Those who are only generally familiar with Middle East politics and the history of the Arab-Israeli conflict might believe Arabs and Jews—or, more generally, Muslims and Jews—are ancient enemies. At times it feels like an old conflict, one not entirely unlike the Sunni-Shiite divide in many of the states neighboring issue. But it is and was not so.
For the most part, interfaith relations between Jews and Muslims throughout history—at least up until the early parts of the 20th Century—have been as warm as could have been expected in the context of the times. In both cases it was certainly warmer than either religion’s relationship with Christianity. There were, generally, neither Crusades nor Pogroms (albeit no equality either).
While we often remember—with a mixture of pride and sadness—that one of the greatest flowerings of Jewish culture occurred in Spain, we sometimes forget that it happened in the parts of the Iberian Peninsula controlled by Muslims following the Conquest in 711. Prior to that time, the Aryan Visigoths proclaimed that only Catholics could live in Spain. Under Muslim Moorish rule things were different. While Muslims were, no doubt, the primary citizens of Al Andalus—Jews and Christians had fewer rights and responsibilities—Jews enjoyed religious tolerance, the right to practice their religion and a generally high level of autonomy. Long periods of this tolerance, of course, were interrupted by occasional periods of oppression.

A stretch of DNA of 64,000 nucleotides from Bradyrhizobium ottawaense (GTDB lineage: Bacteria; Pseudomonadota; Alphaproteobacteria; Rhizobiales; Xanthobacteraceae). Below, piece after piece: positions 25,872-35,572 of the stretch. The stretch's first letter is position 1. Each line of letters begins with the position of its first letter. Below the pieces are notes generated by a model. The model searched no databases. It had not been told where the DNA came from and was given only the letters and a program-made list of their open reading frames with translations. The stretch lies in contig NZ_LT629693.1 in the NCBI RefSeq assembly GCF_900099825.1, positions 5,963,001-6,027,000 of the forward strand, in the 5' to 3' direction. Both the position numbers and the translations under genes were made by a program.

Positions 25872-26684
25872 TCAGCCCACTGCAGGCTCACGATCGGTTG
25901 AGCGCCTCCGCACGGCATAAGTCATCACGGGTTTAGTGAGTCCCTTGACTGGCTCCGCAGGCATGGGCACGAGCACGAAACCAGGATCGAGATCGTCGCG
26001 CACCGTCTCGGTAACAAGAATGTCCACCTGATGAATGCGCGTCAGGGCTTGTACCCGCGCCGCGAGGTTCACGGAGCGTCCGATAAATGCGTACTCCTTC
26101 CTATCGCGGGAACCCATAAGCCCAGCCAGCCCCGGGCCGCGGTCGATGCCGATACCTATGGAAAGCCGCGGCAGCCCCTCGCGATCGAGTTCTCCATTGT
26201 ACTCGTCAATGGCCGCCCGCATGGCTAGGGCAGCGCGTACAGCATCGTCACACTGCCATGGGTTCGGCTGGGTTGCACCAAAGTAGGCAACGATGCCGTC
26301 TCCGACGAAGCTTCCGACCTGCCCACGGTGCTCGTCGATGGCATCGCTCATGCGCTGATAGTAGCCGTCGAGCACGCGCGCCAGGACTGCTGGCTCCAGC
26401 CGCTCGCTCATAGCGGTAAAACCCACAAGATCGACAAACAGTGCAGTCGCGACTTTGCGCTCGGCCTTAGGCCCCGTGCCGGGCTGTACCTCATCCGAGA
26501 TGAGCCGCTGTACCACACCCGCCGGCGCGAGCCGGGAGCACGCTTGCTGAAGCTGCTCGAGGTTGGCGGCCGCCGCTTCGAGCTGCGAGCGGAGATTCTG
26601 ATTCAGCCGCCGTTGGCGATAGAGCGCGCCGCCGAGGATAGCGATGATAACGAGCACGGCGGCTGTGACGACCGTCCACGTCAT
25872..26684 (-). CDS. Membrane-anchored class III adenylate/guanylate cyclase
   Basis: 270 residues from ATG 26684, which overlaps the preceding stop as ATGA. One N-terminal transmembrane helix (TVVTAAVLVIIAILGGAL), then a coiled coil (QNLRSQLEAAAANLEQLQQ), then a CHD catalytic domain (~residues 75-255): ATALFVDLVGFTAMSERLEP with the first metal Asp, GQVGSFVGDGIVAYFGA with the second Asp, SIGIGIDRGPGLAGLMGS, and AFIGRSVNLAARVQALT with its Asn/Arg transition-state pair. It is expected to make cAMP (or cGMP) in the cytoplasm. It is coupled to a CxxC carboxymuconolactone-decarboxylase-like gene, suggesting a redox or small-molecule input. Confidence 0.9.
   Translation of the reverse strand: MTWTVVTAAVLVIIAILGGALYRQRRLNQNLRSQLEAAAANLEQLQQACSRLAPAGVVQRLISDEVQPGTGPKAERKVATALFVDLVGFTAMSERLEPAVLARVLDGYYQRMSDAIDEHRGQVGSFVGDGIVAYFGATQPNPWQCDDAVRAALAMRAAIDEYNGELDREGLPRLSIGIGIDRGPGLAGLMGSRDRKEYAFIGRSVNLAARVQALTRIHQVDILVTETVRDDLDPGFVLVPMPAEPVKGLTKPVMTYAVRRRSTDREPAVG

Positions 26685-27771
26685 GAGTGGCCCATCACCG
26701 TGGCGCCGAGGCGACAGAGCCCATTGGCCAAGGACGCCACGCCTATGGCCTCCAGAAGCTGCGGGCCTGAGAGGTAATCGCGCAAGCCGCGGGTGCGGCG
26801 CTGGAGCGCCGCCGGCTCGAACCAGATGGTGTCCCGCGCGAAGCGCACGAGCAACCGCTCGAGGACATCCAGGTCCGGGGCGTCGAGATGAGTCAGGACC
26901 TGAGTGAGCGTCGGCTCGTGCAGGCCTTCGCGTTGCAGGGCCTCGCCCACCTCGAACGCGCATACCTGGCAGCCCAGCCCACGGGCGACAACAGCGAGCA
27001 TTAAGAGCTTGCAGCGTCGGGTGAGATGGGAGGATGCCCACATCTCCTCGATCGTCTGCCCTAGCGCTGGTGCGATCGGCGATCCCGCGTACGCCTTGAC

The Golden Age of Sephardim began with the reign of Abd al-Rahman III (912–961) the Caliph of Córdoba and his closest (and Jewish) advisor, Hasdai ibn Shaprut (915–970). This Golden Age attracted Jewish scholars, artists and writers. Within the limits of the age some of the greatest cultural contributions grew out of Jewish-Muslim collaborations such as the translation center in Toledo and advances in medicine throughout the region as Córdoba became a center for Jewish knowledge and culture.
One catalyst to the collaboration between Jews and Muslims was similarities and shared history of Jewish and Islamic traditions and culture. Nowhere, perhaps was that more evident than in food. While all halal food is not kosher, much could be. And all kosher food is halal. This facilitated a significant culinary cultural interchange that affected both cuisines. Sephardic Jewish mezé helped inform the growth of a tapas tradition, boquerones en vinagre (anchovies in vinegar) being but one example. Similarly, much of Sephardic cuisine began its life as Moorish dishes filtered through the laws of kashrut.